Due to the mass amounts of paperwork and legislation, mortgages are a key part of the U.S. financial industry and its most complex feature as well. Here is a quick breakdown of two key compliance concerns related to servicing, one being “fair servicing” ECOA issues and the other being unfair practices under UDAAP:

The Challenge with Mortgage Servicing

Mortgage servicing was, until recent years, a responsibility managed by the bank consumers dealt with initially. As the financial industry grew larger, institutions realized they could sell mortgage-servicing rights to other companies who would do all of the administrative and processing work. The original banks would pay these new companies a fee to manage these accounts and would then have more time and resources for other endeavors. However, the sharing of responsibilities made it easy to unintentionally partake in unfair mortgage servicing practices.

Avoiding Accusations of Unfair Servicing

Many pieces of legislation and regulations have recently changed the servicing landscape, with the 2010 Dodd-Frank Act being the a notable change. The Dodd-Frank Act defines a servicing practice as “unfair” if:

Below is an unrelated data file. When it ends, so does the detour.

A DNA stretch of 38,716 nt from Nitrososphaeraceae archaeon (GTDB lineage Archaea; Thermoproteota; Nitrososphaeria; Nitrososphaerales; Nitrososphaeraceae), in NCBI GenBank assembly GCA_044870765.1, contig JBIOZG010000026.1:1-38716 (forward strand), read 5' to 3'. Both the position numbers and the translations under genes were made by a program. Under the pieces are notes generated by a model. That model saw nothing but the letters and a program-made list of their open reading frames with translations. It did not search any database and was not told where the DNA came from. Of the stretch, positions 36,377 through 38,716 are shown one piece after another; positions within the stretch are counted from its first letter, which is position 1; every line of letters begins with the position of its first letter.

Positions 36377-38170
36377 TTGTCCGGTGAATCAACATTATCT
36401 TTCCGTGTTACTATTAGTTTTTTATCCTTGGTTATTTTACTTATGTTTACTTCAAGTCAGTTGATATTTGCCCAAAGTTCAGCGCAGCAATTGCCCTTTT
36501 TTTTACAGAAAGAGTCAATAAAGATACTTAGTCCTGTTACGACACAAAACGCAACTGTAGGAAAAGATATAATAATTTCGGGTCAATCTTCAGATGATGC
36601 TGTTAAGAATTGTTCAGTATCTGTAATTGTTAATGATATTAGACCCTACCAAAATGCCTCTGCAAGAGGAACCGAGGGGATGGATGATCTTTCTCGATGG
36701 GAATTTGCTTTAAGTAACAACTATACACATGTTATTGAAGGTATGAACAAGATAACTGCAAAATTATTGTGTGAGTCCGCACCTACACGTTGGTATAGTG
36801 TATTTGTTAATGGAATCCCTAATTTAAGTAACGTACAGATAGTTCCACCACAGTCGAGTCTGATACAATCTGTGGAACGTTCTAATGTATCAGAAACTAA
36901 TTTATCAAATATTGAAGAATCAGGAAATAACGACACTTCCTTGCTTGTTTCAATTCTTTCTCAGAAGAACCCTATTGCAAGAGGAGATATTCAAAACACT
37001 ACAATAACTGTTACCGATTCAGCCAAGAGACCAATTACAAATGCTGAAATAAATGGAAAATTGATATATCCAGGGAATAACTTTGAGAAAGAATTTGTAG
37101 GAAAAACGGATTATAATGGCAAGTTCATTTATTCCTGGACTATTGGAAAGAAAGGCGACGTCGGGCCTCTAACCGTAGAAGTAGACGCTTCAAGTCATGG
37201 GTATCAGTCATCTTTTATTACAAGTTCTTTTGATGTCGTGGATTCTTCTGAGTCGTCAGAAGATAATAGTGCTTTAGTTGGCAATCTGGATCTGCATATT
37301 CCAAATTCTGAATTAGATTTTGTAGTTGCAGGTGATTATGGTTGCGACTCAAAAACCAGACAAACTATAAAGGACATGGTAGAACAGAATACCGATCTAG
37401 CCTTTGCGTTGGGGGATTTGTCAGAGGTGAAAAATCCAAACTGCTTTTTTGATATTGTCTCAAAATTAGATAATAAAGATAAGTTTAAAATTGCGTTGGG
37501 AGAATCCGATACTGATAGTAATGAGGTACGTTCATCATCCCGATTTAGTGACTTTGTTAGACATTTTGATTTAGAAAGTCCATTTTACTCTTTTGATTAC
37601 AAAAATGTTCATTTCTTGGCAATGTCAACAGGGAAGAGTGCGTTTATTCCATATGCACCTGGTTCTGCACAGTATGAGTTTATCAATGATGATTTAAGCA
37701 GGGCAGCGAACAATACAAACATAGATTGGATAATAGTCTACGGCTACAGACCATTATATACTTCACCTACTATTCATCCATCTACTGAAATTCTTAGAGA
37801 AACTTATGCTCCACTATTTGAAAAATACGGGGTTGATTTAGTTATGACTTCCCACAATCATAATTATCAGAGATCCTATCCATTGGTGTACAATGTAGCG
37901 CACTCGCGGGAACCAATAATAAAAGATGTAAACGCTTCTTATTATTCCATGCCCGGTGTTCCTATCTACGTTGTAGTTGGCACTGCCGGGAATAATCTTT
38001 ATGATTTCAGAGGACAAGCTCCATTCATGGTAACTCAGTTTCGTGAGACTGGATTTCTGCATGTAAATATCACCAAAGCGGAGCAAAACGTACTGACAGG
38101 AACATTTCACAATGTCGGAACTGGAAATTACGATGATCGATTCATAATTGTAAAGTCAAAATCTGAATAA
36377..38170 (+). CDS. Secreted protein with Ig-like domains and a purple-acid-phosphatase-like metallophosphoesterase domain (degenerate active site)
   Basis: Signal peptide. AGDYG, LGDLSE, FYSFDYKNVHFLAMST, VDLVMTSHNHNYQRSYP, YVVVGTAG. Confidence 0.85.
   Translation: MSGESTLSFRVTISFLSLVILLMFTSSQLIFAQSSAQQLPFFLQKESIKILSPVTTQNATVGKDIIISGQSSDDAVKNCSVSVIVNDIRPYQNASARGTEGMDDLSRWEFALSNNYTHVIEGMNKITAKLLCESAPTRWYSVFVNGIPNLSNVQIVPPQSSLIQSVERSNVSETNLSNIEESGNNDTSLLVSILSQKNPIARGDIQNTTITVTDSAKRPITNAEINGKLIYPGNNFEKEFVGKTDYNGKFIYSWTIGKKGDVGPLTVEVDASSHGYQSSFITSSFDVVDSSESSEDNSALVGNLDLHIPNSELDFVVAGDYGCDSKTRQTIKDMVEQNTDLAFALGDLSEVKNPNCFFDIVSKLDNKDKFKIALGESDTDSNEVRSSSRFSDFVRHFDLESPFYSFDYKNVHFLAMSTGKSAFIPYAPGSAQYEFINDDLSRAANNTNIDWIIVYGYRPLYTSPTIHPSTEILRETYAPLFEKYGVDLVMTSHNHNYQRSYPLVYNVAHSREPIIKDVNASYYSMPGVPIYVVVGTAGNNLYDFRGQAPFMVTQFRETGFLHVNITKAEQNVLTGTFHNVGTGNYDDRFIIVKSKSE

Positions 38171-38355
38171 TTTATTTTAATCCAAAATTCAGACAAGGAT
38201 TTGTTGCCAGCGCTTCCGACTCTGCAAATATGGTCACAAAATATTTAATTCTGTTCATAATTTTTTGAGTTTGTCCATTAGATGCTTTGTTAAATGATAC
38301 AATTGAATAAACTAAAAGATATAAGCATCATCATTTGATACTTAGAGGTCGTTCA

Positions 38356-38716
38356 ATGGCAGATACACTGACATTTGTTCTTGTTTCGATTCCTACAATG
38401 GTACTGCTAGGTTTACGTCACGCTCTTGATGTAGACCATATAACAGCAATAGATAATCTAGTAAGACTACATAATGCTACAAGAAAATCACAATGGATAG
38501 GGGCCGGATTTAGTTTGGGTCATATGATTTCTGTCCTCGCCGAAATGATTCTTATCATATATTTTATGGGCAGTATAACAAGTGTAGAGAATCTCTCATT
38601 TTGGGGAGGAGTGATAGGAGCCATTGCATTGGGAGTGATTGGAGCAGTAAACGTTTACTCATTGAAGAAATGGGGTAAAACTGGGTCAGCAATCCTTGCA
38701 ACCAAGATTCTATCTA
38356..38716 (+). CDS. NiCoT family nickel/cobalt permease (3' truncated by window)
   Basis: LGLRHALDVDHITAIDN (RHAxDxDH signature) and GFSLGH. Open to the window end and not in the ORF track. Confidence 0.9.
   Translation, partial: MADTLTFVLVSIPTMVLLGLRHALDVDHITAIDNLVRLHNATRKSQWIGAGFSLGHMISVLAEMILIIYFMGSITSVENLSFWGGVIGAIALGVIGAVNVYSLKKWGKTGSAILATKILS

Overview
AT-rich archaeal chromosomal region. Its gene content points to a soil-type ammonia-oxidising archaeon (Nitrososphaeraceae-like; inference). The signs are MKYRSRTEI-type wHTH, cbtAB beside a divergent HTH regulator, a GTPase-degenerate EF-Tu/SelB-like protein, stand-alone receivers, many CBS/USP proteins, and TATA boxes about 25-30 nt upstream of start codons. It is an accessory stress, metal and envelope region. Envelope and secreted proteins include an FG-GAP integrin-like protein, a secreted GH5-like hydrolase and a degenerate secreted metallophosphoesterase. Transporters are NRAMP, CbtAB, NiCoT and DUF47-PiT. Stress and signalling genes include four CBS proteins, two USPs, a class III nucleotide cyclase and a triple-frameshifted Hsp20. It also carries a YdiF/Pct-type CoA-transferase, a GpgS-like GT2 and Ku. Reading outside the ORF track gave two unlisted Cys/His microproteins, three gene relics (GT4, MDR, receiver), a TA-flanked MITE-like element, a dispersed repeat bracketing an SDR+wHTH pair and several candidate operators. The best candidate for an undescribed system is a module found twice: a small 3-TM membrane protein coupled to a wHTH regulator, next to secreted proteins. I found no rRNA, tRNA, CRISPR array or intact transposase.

1. It causes or is likely to cause substantial injury to consumers;
  2. The injury is not reasonably avoidable by consumers; and
  3. The injury is not outweighed by benefits to consumers or competition.

Responsible servicers are familiar with the UDAAP regulations and have a strong compliance management system (CMS) that helps them steer clear of unfair practices.

How Fair Servicing Ties In

Under ECOA, there are certain prohibited factors that cannot play a role in any part of the loss mitigation process. Luckily, statistical analysis of loss mitigation servicing and the use of a fair lending CMS is one of the best ways to avoid discriminatory and unlawful behavior. Here are some of the top ways you can conduct a successful analysis by prohibited basis:

  1. Comparing the likelihood of an individual having a home retention outcome to the likelihood of a home liquidation outcome
  2. Examining the frequency of foreclosure versus non-foreclosure liquidations
  3. Considering the loan modification request denial rates
  4. Looking at the number of altered terms for loan modifications
  5. Reviewing loss mitigation processing times

While the steps above may not be simple, they are essential to ensuring that your organization does not take part run afoul of ECOA.

Don’t get caught in a compromising legal dispute around either UDAAP or ECOA that can hurt your institution and reputation—call ComplianceTech today at (202) 842-3800 to start monitoring your loan servicing business practices properly and maintain your honest lending reputation.